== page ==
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Childhood adversity is linked to poor cardiometabolic outcomes, but less is known about positive childhood factors. Using data from 4,007 members of the 1958 British Birth Cohort, we investigated whether children with greater psychological well-being had lower adulthood cardiometabolic risk. At age 11, participants wrote essays about their future. Two judges rated each essay for nine psychological well-being items (Finn’s r = .82–.91), which were combined into a standardized overall score (Cronbach’s α = .91). When participants reached age 45, nurses assessed their blood pressure, heart rate, lipids, glycosylated hemoglobin, fibrinogen, and C-reactive protein, which were standardized and summed for total cardiometabolic risk. Regressions indicated that children with greater psychological well-being had lower cardiometabolic risk (b = −0.14, 95% confidence interval [CI] = [−0.28, −0.006]): specifically, healthier total cholesterol (b = −0.04, 95% CI = [−0.07, −0.003]) and triglycerides (b = −0.06, 95% CI = [−0.09, −0.02]). Childhood psychological well-being may promote adulthood cardiometabolic health.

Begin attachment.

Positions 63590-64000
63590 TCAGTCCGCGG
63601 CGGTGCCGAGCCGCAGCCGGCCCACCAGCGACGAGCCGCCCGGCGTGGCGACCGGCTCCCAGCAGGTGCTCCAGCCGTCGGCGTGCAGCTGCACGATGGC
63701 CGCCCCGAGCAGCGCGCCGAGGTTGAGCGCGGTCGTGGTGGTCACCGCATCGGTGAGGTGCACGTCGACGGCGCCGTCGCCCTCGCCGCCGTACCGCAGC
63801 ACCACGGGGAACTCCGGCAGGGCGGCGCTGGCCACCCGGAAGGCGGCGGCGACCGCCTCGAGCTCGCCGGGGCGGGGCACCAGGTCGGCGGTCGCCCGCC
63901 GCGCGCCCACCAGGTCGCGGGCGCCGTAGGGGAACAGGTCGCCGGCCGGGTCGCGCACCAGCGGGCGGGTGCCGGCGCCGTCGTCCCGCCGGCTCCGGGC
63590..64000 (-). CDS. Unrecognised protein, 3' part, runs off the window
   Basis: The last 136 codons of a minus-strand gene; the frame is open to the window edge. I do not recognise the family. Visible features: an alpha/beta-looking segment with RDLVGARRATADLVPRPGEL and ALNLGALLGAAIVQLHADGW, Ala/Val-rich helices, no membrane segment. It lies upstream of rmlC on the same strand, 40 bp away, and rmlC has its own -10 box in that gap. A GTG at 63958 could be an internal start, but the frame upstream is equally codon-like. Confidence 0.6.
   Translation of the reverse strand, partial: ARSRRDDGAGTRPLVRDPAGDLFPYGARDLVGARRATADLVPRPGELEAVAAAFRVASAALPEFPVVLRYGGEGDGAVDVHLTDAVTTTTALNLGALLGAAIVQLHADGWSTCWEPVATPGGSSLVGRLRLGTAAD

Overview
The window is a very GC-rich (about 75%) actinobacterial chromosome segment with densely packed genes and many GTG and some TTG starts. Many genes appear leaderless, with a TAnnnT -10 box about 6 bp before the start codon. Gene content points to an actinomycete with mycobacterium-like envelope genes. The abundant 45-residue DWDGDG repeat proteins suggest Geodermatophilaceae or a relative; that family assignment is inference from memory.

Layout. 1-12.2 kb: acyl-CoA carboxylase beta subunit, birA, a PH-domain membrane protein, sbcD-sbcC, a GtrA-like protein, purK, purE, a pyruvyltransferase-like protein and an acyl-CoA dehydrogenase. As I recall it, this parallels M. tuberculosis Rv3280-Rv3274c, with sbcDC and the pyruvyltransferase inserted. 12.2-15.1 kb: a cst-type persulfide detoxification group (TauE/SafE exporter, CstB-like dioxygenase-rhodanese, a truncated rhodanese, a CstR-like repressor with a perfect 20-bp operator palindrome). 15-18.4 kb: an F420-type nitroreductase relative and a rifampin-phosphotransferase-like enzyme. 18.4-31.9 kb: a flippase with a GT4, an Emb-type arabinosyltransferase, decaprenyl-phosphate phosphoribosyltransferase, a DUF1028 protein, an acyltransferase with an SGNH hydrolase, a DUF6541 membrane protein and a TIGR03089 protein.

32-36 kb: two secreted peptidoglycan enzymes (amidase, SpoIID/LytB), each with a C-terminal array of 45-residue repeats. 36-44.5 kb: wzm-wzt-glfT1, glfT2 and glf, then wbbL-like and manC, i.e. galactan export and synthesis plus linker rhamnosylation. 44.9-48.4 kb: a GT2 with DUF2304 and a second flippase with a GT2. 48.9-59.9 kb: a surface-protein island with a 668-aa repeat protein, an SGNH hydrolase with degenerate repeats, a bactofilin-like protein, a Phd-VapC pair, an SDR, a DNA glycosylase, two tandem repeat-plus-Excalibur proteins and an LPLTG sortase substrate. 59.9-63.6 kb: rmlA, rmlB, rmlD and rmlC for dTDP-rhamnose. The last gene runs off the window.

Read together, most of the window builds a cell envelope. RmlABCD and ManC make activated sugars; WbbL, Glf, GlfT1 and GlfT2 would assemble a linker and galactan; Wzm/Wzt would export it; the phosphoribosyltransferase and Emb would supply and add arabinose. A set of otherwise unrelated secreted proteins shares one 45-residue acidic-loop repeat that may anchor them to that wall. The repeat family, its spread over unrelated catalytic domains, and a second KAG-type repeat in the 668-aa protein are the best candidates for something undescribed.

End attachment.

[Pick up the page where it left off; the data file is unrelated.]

This is a pre-copy-editing, author-produced PDF of an article accepted for publication in Psychological Science in 2022 following peer review. This article may not exactly replicate the final published version. The definitive publisher-authenticated version is available online at


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